The government of the Central African Republic says wanted Ugandan militia leader Joseph Kony is negotiating with it. It is taking advice from M23 rebels.
Africa’s most wanted war criminal Joseph Kony may be sitting under one of these trees in eastern Central African Ropublic. Picture: ap
U.S. drones and Ugandan special forces have been hunting him for years. The U.S. has put a five million dollar bounty on his head. A video about him was a hit on YouTube in 2012. Filmmakers are searching for him in the jungle, the International Criminal Court is seeking him on an arrest warrant and human rights activists are handing out whistles to draw attention to Africa’s alleged worst villain.
Joseph Kony, leader of Uganda’s LRA (Lord’s Resistance Army) militia, considered Africa’s most brutal rebel group. According to the UN, the LRA is responsible for 100,000 deaths in its twenty years of war in northern Uganda, and it has kidnapped thousands of children.
Since Kony broke off a peace agreement with Uganda’s government in 2006 and disappeared in the direction of Congo and the Central African Republic, he seems to have disappeared off the face of the earth. Until last week, the government of the Central African Republic said it was in negotiations with Kony, who wanted to surrender.
The Central African Republic is also ruled by rebels – the "Seleka" (Alliance), which fought its way to power in March. Seleka leader and head of state Michel Djotodia said he had received a letter from Kony. On Twitter and Facebook, human rights activists worldwide are already cheering. But caution is advised.
Only indirect contact
LRA expert Paul Ronan, co-founder of the U.S. activist group Resolve, explains what his research shows actually happened. A small group of alleged LRA fighters reportedly sent a message to Djotodia in August near Nzako in southeastern Central African Republic. The latter sent an emissary to Nzako. Local community leaders were dispatched to the bush and presented the LRA fighters with food, tarpaulins, and goats.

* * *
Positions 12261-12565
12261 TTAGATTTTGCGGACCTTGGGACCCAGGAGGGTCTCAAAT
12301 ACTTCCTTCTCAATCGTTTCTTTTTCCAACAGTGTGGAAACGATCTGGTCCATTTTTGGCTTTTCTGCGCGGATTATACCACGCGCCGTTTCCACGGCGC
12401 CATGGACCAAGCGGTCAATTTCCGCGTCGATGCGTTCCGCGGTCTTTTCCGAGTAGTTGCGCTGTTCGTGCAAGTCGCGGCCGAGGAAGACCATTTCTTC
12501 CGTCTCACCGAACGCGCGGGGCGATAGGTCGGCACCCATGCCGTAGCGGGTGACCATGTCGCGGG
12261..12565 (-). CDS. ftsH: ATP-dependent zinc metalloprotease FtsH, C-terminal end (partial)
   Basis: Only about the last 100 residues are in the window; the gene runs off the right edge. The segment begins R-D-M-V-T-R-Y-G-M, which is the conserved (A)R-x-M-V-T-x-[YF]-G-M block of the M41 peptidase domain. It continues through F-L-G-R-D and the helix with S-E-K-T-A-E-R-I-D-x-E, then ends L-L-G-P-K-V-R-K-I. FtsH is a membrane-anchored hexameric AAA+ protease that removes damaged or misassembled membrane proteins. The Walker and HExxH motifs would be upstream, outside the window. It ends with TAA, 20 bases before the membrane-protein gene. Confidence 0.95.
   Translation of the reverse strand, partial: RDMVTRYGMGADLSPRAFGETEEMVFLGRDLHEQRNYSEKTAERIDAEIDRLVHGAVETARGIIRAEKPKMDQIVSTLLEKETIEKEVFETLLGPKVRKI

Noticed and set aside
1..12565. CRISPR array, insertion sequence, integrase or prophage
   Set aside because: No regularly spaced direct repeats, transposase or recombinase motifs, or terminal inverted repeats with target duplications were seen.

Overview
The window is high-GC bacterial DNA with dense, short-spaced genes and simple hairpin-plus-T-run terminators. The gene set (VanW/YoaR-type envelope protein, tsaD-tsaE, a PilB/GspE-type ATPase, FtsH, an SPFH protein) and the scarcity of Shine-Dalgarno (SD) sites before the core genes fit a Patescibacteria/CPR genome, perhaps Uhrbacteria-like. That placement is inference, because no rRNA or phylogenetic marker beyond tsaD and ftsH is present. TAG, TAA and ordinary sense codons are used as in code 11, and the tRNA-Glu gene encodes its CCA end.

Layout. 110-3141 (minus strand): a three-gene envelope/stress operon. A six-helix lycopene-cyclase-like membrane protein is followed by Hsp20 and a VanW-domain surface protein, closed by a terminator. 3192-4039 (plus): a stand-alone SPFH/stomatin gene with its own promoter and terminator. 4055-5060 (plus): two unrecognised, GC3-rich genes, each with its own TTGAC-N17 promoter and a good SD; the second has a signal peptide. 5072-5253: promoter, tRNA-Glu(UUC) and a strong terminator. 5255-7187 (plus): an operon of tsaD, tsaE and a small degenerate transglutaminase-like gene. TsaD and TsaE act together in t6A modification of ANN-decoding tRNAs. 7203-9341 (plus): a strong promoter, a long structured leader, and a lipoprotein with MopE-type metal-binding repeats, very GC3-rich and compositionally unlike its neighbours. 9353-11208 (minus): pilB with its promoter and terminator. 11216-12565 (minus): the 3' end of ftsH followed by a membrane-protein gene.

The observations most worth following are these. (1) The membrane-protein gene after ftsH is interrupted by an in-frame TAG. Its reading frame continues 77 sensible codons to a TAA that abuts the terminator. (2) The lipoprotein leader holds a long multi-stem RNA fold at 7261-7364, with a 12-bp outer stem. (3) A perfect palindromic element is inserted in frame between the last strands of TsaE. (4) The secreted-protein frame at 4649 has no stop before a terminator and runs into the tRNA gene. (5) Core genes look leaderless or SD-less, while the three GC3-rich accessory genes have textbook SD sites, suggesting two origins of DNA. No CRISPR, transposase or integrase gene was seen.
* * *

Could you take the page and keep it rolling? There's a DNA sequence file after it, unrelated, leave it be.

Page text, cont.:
Direct communication with the LRA leadership or even Kony himself never occurred, Ronan said. Not a single LRA fighter ever showed up to surrender, he said. Meanwhile, the population sent more and more food into the bush. Also out of fear. The LRA has committed brutal massacres in the diamond-rich region around Nzako in recent years.
In recent months, the LRA has come under pressure. Uganda’s troops conducted operations against LRA camps in Congo and South Sudan. A hideout of LRA commanders in Kafia Kingi in Sudan’s Darfur region has been excavated. Kony is also said to have stayed there.
Already during the negotiations between the LRA and Uganda’s government in 2006, the pattern became apparent: As soon as the commanders get their act together, they wave the white flag and declare themselves willing to negotiate – under two conditions: Food supplies and a cessation of military operations. Then the talks collapse and the LRA enters the next round of war stronger than before.
The rumors about Kony are of immediate use to the Central African president Djotodia, whose image and that of the Seleka are in tatters, his country is currently sinking into chaos, and the word "genocide" is making the rounds. Djotodia urgently needs international recognition. So he is now waving the Kony trump card, true to the motto: He who delivers the devil appears like an angel himself.
M23 advises Seleka government in Bangui
According to taz research, he received advice from fellow rebels in Congo: from the M23 (March 23 Movement). The leaderships of Seleka and M23 have been in close contact since their respective emergence in 2012. M23 circles confirm they have advised Seleka on how to improve discipline in the force and deal with image problems.
What Seleka intends to do with Kony, a Ugandan, M23 wanted to do with its own warlord Bosco Ntaganda in March: extradite him to The Hague to make itself look good. Ntaganda eventually turned himself in voluntarily to the U.S. Embassy in Rwanda, which transferred him to The Hague. And Kony?